(4.20 / 5 votes)
a dime a dozensomething very plentiful, common, and therefore, inexpensive.Rate it:

(4.00 / 2 votes)
check is in the mailA common excuse used by debtors to put off creditors.Rate it:

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grain of saltA bit of common sense and skepticism. Generally used in some form of to take with a grain of salt.Rate it:

(4.00 / 1 vote)
muck inTo join in attaining a common aim.Rate it:

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odd and curiousOn the Isle of Man, the common or general man.Rate it:

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PEDMASA common mnemonic that is used to help people remember the order of operations, in the PEMDAS order.Rate it:

(4.00 / 1 vote)
pull togetherTo unite for a common objective.Rate it:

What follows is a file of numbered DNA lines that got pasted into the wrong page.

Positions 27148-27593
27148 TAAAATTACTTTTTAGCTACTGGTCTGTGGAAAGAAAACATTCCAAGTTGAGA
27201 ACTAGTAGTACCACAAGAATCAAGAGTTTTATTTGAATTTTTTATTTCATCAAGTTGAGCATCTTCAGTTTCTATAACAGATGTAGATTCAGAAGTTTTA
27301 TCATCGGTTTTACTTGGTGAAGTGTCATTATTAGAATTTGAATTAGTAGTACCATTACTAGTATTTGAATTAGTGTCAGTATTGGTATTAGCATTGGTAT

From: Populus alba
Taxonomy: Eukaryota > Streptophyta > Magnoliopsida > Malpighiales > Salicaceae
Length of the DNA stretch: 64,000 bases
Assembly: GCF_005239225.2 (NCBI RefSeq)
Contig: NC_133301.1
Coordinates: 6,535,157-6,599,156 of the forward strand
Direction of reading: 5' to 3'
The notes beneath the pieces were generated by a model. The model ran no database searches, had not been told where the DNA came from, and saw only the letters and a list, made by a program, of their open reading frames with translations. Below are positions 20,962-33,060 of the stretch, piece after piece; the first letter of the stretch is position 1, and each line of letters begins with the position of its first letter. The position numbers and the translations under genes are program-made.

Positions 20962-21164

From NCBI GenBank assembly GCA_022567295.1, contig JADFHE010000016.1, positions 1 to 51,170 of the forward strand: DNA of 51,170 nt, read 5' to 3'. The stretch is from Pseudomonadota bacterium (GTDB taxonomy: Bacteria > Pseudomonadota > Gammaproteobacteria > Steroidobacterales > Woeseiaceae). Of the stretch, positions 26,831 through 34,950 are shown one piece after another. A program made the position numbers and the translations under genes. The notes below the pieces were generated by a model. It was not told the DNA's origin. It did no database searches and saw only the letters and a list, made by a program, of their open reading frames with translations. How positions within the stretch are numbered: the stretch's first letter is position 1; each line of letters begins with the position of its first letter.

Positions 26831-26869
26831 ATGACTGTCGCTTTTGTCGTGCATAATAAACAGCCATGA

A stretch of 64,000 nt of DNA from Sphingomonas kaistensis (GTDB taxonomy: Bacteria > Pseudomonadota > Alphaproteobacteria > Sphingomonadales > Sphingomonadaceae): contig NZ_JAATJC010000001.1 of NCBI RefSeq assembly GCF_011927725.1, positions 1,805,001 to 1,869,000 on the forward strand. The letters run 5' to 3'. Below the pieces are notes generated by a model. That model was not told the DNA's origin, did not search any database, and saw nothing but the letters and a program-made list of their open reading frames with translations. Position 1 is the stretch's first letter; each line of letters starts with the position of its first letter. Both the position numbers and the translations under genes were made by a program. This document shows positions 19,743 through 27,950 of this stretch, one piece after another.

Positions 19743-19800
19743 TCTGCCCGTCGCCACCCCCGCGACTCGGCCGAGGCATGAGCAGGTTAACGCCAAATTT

(4.00 / 3 votes)
sugar and spiceExcerpt from a common nursery rhyme "What are little girls made of?"Rate it:

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the enemy of your enemy is your friendTwo parties who have an enemy in common should join forces against it.Rate it:

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dieFollowed by from. General use, though somewhat more common in medical or scientific contexts.Rate it:

(3.50 / 2 votes)
twenty-five cent wordAn uncommon word, often used in place of a more common one with the intent to appear sophisticated.Rate it:

(3.50 / 2 votes)
rule of thumbA general guideline, rather than a strict rule; an approximate measure or means of reckoning based on experience or common knowledge.Rate it:

(3.33 / 3 votes)
existimatio hominum, omniumthe common opinion, the general idea.Rate it:

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go the way of the dinosaursTo go extinct or become obsolete; to fall out of common use or practice; to go off the firsthand market; to become a thing of the past.Rate it:

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monkey see, monkey dosimian imitation is a common trait in primatesRate it:

(3.00 / 2 votes)